If we now take a quick look at all of the considerations we have developed in the course of this work and endeavour to summarize them in as few words as possible, we are led to put forth the following propositions as having been absolutely demonstrated.
The rules of logic are inadequate for judging the influence of a given medication in an equally given disease and for classifying the medications recommended for this same disease according to their influences.
The principles of the law of large numbers are strictly applicable to therapeutic research and they alone can furnish the solution of these two important problems.
Average mortality, as provided by statistics, is never the exact and strict translation of the influence of the test medication but approaches it all the more as the number of observations increases.
A therapeutic law ensuing from the comparison of a small number of observations may be so far from the truth that it merits no degree of confidence in any case whatsoever.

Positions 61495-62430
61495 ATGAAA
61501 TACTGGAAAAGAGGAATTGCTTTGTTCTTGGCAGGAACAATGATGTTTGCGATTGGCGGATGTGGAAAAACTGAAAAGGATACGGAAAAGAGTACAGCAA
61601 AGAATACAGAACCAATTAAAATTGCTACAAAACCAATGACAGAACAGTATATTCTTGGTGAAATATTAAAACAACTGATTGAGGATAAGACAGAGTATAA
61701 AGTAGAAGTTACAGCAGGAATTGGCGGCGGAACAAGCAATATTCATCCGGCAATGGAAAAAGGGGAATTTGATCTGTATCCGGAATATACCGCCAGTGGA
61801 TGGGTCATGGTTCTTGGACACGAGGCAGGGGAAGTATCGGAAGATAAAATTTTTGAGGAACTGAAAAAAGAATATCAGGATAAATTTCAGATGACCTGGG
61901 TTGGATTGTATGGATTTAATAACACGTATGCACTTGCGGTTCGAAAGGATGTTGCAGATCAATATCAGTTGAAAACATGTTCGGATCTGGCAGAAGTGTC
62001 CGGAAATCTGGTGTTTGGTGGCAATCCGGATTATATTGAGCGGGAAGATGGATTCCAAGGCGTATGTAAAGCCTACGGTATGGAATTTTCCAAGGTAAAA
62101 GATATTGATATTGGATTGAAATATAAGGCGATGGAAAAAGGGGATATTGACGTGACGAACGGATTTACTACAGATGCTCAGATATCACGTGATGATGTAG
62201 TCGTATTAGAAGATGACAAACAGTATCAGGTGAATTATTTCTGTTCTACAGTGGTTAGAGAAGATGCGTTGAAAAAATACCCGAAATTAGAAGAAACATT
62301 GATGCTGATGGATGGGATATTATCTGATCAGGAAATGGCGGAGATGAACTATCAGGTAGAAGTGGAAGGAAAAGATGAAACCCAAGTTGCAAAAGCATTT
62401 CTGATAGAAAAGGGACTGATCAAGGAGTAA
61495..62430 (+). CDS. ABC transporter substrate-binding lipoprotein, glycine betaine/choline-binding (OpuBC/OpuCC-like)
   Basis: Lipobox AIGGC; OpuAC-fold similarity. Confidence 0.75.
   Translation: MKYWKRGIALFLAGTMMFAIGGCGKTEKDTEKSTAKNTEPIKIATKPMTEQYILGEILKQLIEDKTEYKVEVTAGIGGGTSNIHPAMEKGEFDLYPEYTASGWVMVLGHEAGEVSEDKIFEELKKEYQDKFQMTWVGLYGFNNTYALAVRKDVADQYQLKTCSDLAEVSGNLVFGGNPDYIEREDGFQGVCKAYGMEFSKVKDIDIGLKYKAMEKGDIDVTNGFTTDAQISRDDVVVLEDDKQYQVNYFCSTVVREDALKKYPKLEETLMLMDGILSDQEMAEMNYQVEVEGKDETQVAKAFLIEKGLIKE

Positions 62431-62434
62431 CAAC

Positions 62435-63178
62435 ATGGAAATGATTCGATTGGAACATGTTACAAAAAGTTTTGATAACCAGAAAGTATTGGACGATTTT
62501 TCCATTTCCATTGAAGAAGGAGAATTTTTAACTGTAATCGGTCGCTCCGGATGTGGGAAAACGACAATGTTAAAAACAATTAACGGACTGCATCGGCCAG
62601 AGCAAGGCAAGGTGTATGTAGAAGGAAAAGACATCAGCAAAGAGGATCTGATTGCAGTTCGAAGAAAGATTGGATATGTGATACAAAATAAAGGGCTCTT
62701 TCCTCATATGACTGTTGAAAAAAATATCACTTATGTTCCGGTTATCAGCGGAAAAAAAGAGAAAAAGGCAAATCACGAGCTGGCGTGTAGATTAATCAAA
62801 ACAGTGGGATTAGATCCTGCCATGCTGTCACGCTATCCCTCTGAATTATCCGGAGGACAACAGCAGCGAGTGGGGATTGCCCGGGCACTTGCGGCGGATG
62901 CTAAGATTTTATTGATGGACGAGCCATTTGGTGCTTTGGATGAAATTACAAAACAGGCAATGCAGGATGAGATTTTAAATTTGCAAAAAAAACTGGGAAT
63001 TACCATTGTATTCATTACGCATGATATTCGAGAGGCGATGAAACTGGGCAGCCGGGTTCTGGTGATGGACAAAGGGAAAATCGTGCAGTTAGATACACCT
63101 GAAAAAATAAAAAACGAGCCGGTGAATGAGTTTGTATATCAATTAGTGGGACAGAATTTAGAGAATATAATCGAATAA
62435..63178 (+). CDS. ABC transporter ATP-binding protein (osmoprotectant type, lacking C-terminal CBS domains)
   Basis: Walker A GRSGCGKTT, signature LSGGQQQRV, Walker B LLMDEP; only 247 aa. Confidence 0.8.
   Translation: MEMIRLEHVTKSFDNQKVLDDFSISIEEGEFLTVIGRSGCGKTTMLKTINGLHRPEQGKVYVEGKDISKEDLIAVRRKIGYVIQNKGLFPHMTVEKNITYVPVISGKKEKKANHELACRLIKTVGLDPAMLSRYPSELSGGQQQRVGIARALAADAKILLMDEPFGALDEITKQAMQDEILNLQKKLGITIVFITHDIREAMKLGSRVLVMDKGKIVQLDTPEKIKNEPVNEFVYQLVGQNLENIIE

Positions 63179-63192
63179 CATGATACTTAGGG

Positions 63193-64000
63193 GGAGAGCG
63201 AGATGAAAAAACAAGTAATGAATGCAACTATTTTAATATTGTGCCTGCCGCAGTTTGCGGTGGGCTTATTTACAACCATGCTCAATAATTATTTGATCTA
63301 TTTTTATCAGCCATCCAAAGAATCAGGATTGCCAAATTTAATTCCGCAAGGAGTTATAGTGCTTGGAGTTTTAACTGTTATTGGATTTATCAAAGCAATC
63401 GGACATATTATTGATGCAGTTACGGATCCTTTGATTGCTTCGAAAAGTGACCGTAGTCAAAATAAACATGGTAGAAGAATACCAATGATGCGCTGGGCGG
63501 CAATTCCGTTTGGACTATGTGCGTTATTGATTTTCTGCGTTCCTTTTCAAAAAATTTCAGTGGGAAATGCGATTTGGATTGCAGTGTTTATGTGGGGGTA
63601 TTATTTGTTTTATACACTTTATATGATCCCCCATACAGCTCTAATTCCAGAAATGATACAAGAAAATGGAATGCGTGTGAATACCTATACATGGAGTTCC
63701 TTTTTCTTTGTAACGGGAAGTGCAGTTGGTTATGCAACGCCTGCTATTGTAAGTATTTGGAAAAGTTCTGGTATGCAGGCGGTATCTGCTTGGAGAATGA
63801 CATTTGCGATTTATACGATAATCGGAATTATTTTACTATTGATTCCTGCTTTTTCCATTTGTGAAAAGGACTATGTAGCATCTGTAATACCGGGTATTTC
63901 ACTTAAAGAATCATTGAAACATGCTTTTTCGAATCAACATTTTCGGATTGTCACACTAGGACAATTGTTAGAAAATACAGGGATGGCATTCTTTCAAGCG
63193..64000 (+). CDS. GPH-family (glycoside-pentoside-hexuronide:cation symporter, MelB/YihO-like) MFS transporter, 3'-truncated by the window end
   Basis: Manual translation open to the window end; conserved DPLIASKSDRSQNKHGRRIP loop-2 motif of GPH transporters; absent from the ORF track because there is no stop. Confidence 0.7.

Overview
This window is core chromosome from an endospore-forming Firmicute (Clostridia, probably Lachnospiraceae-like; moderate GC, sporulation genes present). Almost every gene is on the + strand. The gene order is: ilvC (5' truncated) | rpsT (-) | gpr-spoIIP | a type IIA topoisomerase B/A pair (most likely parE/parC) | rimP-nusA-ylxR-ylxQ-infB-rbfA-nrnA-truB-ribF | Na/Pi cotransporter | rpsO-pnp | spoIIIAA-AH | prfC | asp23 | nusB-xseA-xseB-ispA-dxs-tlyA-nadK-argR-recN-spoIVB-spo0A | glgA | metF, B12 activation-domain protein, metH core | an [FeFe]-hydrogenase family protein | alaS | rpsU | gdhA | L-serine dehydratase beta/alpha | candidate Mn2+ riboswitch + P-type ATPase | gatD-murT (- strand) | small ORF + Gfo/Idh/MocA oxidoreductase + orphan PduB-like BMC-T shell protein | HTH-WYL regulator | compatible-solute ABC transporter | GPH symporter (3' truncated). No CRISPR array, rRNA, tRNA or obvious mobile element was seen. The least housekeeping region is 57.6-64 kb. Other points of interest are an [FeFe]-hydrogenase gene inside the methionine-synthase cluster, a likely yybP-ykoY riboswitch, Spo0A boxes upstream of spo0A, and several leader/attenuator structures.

A therapeutic law can never be absolute; its applications can always oscillate between certain limits which are all the narrower, the more the collected observations are multiplied, and which can be determined with the aid of the numbers constituting the statistics that have provided the law.
To be able to decide in favour of one treatment method over another, it is not enough for the method to yield better results; the difference found must also exceed a certain limit, the extent of which is a function of the number of observations.
Any difference in the results obtained that is below this limit, while this limit decreases as the number of observations increases, must be disregarded and deemed void.
The same principles and the same inferences strictly apply to the solution of the basic difficulties arising from the doctrine of the medical constitutions
By applying the same rules, one must endeavour to ascertain whether the mortality rate of a disease changes according to age, sex, regions, etc., etc.
Whenever aetiology is uncertain, the principles of the law of large numbers can only serve to prove the existence or non-existence of a suspected specific cause, regardless of any hypothesis as to its nature. One must try to determine the cause itself [on the basis of] considerations of another kind; this last concern is outside the domain of statistics.